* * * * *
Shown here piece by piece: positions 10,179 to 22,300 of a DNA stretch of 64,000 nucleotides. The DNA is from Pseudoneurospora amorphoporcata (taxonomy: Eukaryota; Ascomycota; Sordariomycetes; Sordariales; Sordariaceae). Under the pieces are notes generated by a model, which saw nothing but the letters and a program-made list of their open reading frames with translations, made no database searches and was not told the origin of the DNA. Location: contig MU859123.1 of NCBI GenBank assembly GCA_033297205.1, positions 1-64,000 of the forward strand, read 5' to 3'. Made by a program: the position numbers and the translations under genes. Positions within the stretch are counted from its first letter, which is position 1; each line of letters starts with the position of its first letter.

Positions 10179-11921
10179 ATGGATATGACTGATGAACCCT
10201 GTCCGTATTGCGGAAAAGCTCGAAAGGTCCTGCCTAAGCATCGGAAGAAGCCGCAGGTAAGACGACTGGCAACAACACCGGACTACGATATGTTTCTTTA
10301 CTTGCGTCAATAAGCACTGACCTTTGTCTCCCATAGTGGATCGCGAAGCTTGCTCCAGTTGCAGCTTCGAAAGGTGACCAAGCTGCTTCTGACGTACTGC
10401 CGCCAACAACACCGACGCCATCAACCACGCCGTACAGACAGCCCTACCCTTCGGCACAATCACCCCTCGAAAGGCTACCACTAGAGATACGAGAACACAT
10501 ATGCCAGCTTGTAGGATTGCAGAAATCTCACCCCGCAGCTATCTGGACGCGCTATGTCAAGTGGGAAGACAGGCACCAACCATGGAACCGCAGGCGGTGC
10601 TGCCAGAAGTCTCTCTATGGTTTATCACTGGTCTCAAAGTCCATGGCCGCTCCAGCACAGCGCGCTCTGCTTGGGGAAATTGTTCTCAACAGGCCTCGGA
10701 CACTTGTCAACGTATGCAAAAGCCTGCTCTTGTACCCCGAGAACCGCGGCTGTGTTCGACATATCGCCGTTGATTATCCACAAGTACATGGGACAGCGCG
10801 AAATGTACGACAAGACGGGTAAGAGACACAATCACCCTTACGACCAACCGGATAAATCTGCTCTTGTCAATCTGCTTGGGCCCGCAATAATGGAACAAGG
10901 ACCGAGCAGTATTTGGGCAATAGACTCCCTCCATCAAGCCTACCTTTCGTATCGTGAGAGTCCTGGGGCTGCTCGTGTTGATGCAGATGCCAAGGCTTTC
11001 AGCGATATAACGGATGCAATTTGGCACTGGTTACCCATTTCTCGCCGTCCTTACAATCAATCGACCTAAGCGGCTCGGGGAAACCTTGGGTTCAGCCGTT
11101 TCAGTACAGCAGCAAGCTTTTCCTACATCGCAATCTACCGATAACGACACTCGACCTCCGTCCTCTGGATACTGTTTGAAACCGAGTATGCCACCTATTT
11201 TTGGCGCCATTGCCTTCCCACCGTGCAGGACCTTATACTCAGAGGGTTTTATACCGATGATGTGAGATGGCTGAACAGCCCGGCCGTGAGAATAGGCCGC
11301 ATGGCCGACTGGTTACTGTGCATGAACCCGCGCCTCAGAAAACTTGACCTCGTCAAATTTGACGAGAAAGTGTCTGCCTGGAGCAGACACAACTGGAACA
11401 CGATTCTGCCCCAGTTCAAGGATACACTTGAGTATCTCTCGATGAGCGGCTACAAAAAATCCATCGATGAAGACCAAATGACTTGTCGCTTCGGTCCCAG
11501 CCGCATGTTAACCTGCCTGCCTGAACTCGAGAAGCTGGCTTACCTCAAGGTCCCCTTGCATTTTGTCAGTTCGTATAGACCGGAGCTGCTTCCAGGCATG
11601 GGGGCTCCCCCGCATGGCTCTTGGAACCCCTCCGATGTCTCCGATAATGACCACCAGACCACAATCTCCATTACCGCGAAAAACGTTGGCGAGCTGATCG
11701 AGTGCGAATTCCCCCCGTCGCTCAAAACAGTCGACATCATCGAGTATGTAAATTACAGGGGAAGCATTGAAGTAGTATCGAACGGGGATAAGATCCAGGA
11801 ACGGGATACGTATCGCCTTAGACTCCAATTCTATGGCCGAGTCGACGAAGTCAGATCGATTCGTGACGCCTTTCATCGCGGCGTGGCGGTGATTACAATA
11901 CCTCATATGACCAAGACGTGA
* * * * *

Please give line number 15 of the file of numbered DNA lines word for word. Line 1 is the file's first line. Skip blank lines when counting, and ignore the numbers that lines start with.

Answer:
11301 ATGGCCGACTGGTTACTGTGCATGAACCCGCGCCTCAGAAAACTTGACCTCGTCAAATTTGACGAGAAAGTGTCTGCCTGGAGCAGACACAACTGGAACA